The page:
It’s around Christmas, traditionally, when studios and smaller distributors release their award contenders, hoping to be fresh in the minds of critics groups, guilds and most significantly members of the Academy of Motion Picture Arts and Sciences, which presents the Oscars, when they start voting.
For the 2020 awards, however, the eligibility window has expanded beyond the conventional calendar year through February, which accounts for the onslaught of prestige films arriving this month, through a combination of digital and theatrical platforms.
A quick rundown of titles from recent and coming weeks highlights this dynamic, beginning with an onslaught of movies with award aspirations — some of which have already garnered recognition from the Golden Globes and the Screen Actors Guild Awards — that opened on Feb. 12. The list includes “French Exit,” a whimsical movie starring Michelle Pfeiffer; the fact-based “Judas and the Black Messiah,” featuring Lakeith Stanfield and Daniel Kaluuya; “Minari,” a semi-autobiographical drama from writer-director Lee Isaac Chung, starring “The Walking Dead’s” Steven Yeun; and “The Mauritanian,” the true story of a Guantanamo detainee, featuring Tahar Rahim, Jodie Foster and Benedict Cumberbatch.
This month also offers directing debuts from two well-known actors, in movies in which they also star: Robin Wright’s “The Land,” about a troubled woman seeking refuge in a remote cabin; and Viggo Mortensen’s “Falling,” about a man dealing with his abusive father, who is suffering from dementia.
Notably, another directing debut from an Oscar-winning star, Regina King’s “One Night in Miami,” is already perceived as a major player in this year’s awards derby.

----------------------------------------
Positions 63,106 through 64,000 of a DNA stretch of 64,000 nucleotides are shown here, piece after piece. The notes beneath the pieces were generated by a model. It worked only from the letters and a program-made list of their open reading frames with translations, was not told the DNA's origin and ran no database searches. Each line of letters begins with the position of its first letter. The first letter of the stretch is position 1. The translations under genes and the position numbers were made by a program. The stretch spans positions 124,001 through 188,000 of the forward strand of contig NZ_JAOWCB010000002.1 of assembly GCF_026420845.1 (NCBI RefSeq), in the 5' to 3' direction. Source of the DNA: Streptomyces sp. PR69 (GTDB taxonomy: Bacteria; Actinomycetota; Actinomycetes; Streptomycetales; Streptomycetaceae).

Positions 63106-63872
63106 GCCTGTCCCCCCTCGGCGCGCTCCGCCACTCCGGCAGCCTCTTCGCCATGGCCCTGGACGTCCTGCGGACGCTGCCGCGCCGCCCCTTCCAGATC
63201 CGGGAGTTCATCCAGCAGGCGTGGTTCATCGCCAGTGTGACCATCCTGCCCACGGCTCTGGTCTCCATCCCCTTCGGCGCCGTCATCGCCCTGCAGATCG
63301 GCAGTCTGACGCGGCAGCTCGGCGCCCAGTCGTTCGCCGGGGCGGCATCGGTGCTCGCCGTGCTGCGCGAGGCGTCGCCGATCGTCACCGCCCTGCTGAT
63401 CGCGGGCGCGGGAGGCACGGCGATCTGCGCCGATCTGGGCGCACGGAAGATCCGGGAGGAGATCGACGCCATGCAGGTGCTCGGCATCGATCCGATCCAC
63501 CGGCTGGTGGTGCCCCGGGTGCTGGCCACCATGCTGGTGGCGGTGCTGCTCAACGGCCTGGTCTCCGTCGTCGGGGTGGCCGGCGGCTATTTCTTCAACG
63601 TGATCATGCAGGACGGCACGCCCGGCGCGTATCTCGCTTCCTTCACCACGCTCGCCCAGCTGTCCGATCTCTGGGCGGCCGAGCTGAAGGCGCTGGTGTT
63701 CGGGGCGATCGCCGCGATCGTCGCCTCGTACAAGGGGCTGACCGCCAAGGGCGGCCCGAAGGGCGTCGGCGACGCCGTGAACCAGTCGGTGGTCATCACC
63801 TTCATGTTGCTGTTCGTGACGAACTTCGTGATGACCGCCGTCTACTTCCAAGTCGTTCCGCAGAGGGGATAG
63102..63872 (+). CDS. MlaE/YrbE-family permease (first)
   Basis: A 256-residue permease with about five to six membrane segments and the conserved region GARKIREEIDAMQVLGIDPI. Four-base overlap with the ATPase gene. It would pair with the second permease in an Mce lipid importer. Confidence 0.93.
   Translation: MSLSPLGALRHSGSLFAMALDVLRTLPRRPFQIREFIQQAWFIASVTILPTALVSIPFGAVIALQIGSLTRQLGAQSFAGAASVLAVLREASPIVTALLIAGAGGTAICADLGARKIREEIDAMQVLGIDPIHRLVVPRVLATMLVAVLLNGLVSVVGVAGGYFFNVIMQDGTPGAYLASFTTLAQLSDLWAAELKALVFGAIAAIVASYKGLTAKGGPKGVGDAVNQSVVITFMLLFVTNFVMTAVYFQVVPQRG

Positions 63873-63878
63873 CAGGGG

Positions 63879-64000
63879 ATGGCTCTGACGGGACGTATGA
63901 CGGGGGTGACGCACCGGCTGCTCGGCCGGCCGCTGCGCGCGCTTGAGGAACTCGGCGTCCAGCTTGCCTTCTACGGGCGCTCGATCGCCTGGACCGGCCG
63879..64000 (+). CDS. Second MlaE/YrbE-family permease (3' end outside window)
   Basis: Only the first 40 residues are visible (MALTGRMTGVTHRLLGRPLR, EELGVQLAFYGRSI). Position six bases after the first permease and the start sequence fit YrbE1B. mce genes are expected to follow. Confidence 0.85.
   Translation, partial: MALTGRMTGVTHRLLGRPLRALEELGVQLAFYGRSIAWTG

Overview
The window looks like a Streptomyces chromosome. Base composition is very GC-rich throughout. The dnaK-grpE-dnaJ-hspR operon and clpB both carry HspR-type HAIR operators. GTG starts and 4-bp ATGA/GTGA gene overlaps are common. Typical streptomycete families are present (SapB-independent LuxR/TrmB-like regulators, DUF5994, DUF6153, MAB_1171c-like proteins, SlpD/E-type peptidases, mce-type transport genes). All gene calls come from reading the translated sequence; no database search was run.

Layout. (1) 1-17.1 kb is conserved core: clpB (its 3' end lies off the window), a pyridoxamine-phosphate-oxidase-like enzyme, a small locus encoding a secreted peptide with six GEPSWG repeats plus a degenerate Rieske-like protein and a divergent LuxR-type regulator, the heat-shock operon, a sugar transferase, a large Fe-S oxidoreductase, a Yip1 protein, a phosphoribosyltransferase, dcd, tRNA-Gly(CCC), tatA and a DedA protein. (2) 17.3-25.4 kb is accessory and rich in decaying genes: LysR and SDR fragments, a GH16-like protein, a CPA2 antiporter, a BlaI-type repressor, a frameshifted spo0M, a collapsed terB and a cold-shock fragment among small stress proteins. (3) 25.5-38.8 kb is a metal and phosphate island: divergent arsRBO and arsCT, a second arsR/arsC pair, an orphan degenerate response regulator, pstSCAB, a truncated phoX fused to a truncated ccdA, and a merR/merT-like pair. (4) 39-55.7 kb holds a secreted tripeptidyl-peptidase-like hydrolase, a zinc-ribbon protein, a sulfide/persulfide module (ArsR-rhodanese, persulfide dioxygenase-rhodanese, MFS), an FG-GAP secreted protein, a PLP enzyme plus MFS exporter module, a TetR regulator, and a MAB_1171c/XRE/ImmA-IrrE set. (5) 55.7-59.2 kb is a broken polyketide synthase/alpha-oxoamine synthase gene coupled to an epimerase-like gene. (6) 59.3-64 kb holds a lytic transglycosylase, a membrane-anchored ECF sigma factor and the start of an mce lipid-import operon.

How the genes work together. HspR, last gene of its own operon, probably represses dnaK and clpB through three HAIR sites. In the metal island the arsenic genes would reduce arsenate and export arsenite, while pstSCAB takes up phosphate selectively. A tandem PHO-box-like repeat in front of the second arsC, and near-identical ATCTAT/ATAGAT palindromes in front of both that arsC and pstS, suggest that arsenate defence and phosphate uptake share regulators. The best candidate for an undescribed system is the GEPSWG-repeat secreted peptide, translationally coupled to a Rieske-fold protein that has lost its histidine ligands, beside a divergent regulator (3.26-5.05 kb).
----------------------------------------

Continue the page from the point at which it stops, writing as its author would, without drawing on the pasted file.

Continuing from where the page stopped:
The next few weeks, meanwhile, bring “Nomadland,” director Chloe Zhao’s film starring Frances McDormand; “The United States Vs. Billie Holiday,” from director Lee Daniels, with Andra Day as the legendary singer; and “The Father,” starring Anthony Hopkins — nominated by both the Globes and SAG — and Olivia Colman, which offers a piercing window into the Hopkins character’s dementia.
The Academy made this Valentine’s Day-adjacent bounty possible when it delayed the ceremony itself by two months, until April 25, which triggered a collective shift in the entire awards timeline. In what was described as a one-time-only move, the organization also eliminated rules that require a movie to have a theatrical release in order to be eligible, paving the way for streaming services and on-demand windows to fill the breach left by shuttered theaters.
Netflix has been a clear beneficiary of the current state of play, with “Mank,” “Ma Rainey’s Black Bottom,” “Da 5 Bloods” and “The Trial of the Chicago 7” among its major award hopefuls. But other streaming competitors, including Amazon (behind “One Night in Miami” and “The Sound of Metal”), Hulu (which picked up “Nomadland” and “Billie Holiday”), and Disney+ (the animated “Soul”), have stepped up as well.
As Deadline noted, even with that, the pool has been diluted, as studios delayed a number of movies that would have been likely Oscar contenders — including a remake of “West Side Story,” Lin-Manuel Miranda’s “In the Heights” and several blockbusters that could garner attention in technical areas — into next year’s awards conversation.
Of course, one can argue that the emphasis on awards seems especially trivial in the current climate. Yet that overlooks several realities, among them that people in the entertainment industry still covet awards and prestige, regardless of where and how their work is being seen; awards are perceived to help boost revenue, giving people who care about such things an incentive to watch; and the robust industry devoted to the process, including news outlets that rely on income from “For your consideration” ads.
All that adds up to the current slate of February movies. And while the digital flurry of such fare won’t mean much to a lot of people, for those who do look forward to catching up on Oscar nominees toward the end of a normal year, let it snow.